This article is the third in a 4-part series on the Endocrine Society’s clinical practice guideline on the pharmacological management of obesity. This section presents agents approved by the U.S. Food and Drug Administration (FDA) for the treatment of obesity and their mechanisms of action.
Nine pharmacotherapies for obesity were approved in the United States at the time of the guideline’s publication in December 2014, and the guideline addressed seven of them (see Table). Benzphetamine and phendimetrazine were not included in the review. Except for orlistat, these agents all work primarily by promoting satiety through stimulation of pro-opiomelanocortin (POMC) neurons in the arcuate nucleus. Orlistat works by blocking absorption of 25% to 30% of fat calories.
Recommendation on Use of Pharmacotherapy for Chronic Weight Management
The task force recommends use of FDA-approved weight loss medications to improve obesity-related comborbidities and adherence to behavior changes in people with a body mass index (BMI) ≥30 kg/m2 or a BMI ≥27 kg/m2 and at least 1 obesity-related comorbidity (eg, hypertension, dyslipidemia, type 2 diabetes, and obstructive sleep apnea). These medications should be used as adjuncts to healthy eating, good nutrition, increased physical activity, and behavior modifications.
The dose of each agent should be escalated based on efficacy and tolerability and should not exceed the maximum dose listed on the agent’s prescribing information. The efficacy and safety of weight loss medications should be assessed monthly for the first 3 months and every 3 months thereafter. Treatment efficacy is defined as weight loss of ≥5% at 3 months.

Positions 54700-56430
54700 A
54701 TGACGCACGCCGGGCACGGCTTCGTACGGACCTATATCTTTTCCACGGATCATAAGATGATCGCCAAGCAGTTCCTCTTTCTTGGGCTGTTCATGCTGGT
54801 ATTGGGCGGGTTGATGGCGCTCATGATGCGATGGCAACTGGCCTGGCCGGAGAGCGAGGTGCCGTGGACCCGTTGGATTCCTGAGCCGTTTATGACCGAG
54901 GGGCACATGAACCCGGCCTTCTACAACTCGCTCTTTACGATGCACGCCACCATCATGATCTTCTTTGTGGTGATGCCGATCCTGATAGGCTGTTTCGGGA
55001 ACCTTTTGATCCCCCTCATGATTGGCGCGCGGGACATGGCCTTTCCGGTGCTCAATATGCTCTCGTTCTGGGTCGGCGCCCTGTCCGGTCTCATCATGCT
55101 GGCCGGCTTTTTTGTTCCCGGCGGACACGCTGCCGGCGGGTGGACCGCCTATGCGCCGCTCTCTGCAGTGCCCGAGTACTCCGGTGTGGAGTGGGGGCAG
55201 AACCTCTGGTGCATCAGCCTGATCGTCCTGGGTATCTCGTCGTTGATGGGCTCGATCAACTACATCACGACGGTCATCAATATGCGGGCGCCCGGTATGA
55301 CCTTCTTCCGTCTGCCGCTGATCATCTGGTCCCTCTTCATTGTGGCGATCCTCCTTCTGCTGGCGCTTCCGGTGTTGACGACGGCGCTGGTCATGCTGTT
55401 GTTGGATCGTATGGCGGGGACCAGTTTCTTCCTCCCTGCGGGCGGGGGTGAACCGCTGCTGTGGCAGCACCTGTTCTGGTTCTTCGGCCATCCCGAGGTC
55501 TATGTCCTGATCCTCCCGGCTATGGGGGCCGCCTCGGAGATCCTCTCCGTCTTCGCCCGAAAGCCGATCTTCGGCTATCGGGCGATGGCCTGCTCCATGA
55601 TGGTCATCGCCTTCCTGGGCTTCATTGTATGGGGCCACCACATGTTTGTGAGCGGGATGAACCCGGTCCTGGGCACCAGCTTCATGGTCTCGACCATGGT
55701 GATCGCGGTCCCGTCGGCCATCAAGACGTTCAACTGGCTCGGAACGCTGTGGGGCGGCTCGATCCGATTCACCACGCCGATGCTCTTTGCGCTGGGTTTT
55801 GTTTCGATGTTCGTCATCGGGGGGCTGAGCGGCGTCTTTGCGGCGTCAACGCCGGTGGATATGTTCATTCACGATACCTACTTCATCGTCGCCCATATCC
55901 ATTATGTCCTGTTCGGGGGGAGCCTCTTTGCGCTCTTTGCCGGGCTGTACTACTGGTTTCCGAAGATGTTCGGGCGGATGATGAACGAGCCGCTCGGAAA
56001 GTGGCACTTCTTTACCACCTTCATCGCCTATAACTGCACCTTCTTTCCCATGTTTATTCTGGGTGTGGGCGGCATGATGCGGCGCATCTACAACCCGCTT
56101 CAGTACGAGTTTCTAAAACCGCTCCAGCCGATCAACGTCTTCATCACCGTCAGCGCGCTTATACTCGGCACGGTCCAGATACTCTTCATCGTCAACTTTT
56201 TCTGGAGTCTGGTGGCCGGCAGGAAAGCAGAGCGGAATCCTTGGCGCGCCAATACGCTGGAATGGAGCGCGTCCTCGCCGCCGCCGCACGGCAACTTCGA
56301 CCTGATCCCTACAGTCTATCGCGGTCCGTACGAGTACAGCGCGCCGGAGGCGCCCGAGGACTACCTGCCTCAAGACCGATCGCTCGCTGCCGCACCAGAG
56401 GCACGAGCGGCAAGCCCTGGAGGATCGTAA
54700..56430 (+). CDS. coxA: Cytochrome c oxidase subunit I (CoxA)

Can Phentermine Be Used for Chronic Weight Management?
Phentermine is approved for short-term use only (ie, 3 months). While there is a lack of published controlled studies on the safety and efficacy of long-term phentermine use, the Task Force notes that long-term use may be reasonable for patients with no evidence of serious cardiovascular disease or a history of psychiatric disease or substance abuse, who do not experience a clinically significant increase in pulse or blood pressure when taking the medication, and who lose a significant amount of weight while using phentermine.
Avoid Off-Label Use of Medications for Weight Loss
The task force does not recommend use of any medications off-label exclusively for weight loss. Physicians or researchers with expertise in weight management may attempt to use such agents (eg, bupropion, exenatide, liraglutide, metformin, methylphenidate, thyroid hormones, topiramate, and zonisamide) in well-informed patients.
When treating comorbid conditions in patients with obesity, avoid agents with a potential for weight gain. Therapeutic alternatives to these agents are described in Part 4 of this series.
June 6, 2015
Read other sections of the clinical practice guideline summary:
Apovian CM, Aronne LJ, Bessesen DH, et al. Pharmacological management of obesity: an Endocrine Society clinical practice guideline. J Clin Endocrinol Metab. 2015;100(2):342-362.